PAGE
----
A reminder that a Safety and Local Services information evening for senior citizens will be held in Kilcullen Parish Centre THIS EVENING, Monday 15 April, writes Brian Byrne.
The event will begin at 7pm and will include presentations from Sgt Jon Brien of Kilcullen Garda Station and from a support coordinator of the ALONE organisation. Both will answer any questions people may have. All are welcome and there will be time for tea and a chat.
This event is for senior citizens so please share the information with neighbours and family members who may not be users of the internet and social media.
It has been organised by Cllr Tracey O'Dwyer.

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Sunday, April 14, 2024

Mohammed Jendia's story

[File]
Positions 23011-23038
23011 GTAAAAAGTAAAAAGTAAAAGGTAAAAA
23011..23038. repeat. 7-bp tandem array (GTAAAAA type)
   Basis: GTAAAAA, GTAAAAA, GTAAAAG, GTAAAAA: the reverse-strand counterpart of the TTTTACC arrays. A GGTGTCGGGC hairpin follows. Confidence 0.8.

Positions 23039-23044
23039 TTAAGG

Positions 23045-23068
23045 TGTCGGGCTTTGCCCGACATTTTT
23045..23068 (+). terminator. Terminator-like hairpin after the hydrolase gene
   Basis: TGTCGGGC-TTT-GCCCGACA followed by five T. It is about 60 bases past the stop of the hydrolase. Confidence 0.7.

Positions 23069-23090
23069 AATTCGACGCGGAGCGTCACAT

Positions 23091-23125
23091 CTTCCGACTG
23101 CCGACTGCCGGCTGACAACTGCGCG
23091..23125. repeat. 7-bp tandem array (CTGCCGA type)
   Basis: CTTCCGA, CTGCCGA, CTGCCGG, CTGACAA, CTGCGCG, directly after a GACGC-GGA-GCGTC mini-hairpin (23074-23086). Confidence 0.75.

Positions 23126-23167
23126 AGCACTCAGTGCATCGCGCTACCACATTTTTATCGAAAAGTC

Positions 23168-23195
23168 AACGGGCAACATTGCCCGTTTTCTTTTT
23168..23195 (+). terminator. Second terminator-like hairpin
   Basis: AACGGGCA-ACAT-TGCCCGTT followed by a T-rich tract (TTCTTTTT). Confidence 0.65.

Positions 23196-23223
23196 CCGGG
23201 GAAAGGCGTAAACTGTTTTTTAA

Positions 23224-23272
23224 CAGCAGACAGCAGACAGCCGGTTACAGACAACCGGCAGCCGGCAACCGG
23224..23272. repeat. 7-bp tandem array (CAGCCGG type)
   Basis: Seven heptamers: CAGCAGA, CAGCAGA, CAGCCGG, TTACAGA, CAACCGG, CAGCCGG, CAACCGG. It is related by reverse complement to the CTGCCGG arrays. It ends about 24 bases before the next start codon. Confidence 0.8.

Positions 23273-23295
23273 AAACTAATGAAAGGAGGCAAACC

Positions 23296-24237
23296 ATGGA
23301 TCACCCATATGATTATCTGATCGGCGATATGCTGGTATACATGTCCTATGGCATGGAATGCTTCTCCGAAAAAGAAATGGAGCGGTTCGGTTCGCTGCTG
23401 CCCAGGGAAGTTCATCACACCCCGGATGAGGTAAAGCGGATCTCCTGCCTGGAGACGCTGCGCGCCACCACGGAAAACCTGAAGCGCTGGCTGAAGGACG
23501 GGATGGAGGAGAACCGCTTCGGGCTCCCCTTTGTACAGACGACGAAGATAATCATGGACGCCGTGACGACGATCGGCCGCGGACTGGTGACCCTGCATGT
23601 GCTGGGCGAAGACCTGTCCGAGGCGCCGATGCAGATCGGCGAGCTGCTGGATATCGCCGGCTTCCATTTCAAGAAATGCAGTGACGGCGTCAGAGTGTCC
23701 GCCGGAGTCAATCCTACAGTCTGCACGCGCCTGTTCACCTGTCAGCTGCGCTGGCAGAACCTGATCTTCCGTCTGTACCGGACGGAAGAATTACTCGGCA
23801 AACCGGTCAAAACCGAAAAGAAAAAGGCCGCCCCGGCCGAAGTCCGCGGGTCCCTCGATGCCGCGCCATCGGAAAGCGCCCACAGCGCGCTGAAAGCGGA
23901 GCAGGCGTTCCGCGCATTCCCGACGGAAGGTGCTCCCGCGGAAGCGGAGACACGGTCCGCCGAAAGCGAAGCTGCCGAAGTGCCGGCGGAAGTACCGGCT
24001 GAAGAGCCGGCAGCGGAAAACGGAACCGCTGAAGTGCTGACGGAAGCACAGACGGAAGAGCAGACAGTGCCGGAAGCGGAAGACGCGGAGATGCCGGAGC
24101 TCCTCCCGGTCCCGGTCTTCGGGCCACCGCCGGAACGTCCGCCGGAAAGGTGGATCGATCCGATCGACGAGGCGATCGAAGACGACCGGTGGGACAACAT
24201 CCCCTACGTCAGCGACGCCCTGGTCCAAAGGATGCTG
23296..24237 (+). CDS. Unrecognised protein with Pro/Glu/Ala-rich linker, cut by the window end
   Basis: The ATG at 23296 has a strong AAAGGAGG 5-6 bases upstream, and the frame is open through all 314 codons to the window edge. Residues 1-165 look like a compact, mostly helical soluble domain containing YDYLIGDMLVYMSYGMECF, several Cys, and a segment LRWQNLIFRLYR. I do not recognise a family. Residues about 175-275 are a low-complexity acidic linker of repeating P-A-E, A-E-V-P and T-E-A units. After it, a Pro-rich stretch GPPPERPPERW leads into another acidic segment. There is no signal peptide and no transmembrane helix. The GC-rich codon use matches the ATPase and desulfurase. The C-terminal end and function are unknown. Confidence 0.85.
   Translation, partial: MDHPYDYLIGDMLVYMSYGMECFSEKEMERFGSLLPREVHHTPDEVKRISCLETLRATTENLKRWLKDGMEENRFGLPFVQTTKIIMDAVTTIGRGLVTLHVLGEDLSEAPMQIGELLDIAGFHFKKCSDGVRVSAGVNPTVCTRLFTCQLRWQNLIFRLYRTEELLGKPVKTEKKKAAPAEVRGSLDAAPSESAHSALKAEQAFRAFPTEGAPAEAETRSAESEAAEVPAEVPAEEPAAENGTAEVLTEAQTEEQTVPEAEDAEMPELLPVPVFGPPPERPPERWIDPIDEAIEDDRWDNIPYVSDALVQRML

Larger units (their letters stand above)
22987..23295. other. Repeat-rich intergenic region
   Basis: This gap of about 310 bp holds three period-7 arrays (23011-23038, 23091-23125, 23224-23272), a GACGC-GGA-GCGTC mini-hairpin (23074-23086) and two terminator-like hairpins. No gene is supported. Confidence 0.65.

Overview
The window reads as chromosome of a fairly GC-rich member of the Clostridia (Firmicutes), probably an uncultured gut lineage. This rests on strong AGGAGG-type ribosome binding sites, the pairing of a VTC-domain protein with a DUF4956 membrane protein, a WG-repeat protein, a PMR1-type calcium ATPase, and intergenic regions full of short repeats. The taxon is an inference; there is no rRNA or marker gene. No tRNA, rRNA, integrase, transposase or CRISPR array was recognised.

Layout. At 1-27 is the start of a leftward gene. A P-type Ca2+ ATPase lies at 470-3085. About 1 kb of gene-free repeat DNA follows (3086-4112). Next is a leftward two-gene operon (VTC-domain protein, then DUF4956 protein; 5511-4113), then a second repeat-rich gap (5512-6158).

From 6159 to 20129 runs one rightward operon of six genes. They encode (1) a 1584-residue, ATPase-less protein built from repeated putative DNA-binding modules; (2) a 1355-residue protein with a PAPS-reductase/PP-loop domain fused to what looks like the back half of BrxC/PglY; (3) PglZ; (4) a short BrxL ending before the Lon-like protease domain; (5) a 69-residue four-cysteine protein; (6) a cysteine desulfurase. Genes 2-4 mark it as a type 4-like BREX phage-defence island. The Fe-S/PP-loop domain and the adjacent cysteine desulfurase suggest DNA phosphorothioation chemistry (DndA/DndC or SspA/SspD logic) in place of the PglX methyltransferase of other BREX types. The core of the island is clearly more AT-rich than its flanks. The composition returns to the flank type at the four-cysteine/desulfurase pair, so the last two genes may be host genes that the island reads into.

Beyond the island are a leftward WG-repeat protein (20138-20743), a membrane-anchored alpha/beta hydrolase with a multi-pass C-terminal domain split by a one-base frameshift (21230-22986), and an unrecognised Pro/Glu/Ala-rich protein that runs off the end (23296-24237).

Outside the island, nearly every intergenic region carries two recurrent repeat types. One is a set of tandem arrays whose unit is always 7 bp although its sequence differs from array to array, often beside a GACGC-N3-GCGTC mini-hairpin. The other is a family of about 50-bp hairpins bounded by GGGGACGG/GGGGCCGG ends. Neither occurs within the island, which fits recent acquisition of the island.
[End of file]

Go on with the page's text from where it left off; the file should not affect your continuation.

Mohammed Jendia from Gaza, aged 23, was one of the speakers at last Friday's screening of Israelism in Kilcullen Town Hall, organised by local supporters of Palestine, writes Brian Byrne. The following is his story in conversation with me.
I arrived here in Ireland four months ago. My story in Gaza, in this war, in this new fight, is only part of my story, to tell it all would take maybe two days. Israel had cut off the water and electricity and food and fuel, coming into Gaza, and you can imagine the suffering. After that came the bombing, killing thousands of people. The bombing increased and the IDF told us to move from north to south, the south is a safe area. So a lot of people went there, but my father and I stayed at that time in Gaza City.